College adds woodland to boost studies

Askham Bryan College.
Askham Bryan College.
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The expansion of York’s Askham Bryan College is continuing after it this week announced the purchase of 324 acres of arable and woodland in the region.

The college has bought Home Farm, Askham Richard which adjoins the college, increasing its total acreage to 1,400 acres in Yorkshire, alongside the 1,000 acres it owns in Cumbria after acquiring the Newton Rigg College in 2001.

The farm was bought from Edinmore Properties, a Scottish investment company which itself had purchased the estate earlier this month.

The college’s chief executive Liz Philip said: “This is exciting news for us and indeed for future generations of farmers in the North of England.

“In particular, students studying arable farming, land-based engineering, equine management, arboriculture and countryside management will benefit from the increased opportunities in terms of broadening the scope of their practical studies.

“Our aim is to ensure our students have the best possible resources to work with. This is our green laboratory as well as a fully commercial operation developing valuable agronomy and business management resources which will benefit all our students.”

The initial priority for college’s farm manager Mike Patch is to put together a cropping regime for next year and begin a programme of care and maintenance for the farm’s hedges, ditches, and boundaries.

Ms Philip continued: “In due course we plan to develop a range of arable trials at Askham Richard. Also, there are about 30 acres of woodland, which will be a great asset to our forestry and arboriculture students. We intend to establish hacking tracks for equine students and there’s a wetland habitat which conservation students will find of benefit. We plan to lay out a pheasant shoot to support our new gamekeeping course. The farm, which has traditional parkland, lends itself to that.”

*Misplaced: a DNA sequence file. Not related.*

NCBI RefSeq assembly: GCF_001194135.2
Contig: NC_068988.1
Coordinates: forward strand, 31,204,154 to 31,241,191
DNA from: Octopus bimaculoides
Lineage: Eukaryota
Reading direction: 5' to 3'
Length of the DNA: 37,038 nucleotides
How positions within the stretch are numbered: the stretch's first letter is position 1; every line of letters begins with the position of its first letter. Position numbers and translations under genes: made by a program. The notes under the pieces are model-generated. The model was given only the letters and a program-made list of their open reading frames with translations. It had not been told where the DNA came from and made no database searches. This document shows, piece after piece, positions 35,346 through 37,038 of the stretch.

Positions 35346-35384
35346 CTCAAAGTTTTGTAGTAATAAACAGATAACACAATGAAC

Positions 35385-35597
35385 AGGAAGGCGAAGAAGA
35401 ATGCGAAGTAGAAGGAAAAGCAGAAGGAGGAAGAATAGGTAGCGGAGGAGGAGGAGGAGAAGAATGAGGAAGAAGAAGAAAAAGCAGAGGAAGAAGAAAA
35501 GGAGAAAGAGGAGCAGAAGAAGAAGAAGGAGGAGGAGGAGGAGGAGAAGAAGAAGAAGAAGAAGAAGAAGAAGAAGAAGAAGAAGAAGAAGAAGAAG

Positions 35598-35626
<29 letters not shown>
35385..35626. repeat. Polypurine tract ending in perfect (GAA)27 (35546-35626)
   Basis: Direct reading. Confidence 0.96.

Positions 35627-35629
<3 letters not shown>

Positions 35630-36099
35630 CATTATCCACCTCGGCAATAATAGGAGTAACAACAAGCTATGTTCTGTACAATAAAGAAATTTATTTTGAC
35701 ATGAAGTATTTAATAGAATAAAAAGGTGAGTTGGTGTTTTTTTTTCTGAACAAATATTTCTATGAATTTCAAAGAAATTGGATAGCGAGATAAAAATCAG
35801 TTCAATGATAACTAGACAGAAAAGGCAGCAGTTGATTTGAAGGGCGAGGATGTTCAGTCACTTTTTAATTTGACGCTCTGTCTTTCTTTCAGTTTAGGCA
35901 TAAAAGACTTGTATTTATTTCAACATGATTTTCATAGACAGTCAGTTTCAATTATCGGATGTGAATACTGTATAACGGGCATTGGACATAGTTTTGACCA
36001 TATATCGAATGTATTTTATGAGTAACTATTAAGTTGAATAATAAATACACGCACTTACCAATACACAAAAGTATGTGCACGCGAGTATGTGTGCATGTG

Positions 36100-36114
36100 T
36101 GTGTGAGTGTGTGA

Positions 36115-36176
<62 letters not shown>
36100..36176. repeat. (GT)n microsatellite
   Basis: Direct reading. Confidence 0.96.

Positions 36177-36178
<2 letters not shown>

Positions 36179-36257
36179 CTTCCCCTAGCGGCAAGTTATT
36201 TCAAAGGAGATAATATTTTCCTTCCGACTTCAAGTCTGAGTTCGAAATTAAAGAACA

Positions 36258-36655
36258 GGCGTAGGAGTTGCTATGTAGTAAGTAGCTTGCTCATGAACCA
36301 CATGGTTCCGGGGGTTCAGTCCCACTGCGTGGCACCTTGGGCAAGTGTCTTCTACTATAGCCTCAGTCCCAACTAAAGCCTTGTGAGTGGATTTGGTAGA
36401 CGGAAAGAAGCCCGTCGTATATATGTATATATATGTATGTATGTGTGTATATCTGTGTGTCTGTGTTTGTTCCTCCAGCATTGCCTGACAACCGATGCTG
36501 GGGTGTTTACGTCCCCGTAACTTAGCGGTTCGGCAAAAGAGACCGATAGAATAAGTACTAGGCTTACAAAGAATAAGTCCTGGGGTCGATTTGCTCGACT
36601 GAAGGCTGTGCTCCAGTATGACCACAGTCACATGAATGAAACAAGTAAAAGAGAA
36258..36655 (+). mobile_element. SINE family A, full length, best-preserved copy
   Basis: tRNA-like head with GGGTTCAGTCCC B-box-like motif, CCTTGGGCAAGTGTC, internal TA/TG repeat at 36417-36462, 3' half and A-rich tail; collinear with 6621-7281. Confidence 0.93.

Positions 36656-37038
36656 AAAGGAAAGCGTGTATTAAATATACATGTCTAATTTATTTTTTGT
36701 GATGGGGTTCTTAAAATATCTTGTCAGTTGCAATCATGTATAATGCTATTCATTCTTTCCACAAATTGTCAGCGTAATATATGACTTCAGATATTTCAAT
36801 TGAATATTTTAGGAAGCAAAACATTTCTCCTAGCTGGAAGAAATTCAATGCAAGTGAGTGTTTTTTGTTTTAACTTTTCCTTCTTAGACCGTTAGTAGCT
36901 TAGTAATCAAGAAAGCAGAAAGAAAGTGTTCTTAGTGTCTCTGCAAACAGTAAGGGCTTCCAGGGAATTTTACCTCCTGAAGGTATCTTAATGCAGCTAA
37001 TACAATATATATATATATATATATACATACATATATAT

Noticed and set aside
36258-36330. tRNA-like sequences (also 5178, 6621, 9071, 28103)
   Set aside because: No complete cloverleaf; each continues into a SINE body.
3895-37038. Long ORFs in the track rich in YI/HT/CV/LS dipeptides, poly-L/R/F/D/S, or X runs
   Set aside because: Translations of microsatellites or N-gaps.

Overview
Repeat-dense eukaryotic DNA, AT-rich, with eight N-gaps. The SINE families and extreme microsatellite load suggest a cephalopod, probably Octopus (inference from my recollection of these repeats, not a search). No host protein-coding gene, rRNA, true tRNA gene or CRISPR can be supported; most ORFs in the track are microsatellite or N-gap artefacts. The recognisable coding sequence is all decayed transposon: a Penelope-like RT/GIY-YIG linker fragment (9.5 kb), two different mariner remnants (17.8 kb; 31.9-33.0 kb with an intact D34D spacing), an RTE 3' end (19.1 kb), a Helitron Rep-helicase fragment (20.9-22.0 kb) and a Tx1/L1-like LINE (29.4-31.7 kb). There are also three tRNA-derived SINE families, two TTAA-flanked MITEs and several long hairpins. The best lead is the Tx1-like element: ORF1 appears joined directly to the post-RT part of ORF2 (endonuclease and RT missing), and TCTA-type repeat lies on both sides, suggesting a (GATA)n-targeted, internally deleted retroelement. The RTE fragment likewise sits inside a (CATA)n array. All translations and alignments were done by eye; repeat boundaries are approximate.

Askham Bryan already has a strong arable base for students’ – at Headley Hall, and the East Barrow and Westfield Farms. It also hosts the National Beef Training Centre, a Rural Research Centre and has a thriving dairy and sheep enterprise, plus arable plots run in conjunction with NIAB and Agrovista.

There will also be benefits for students at Askham Bryan’s sister college at Newton Rigg in Cumbria who spend time at York as part of their studies. “Students at Newton Rigg and Askham Bryan spend time at each of our campuses and that is something we plan to build on,” said Ms Philip.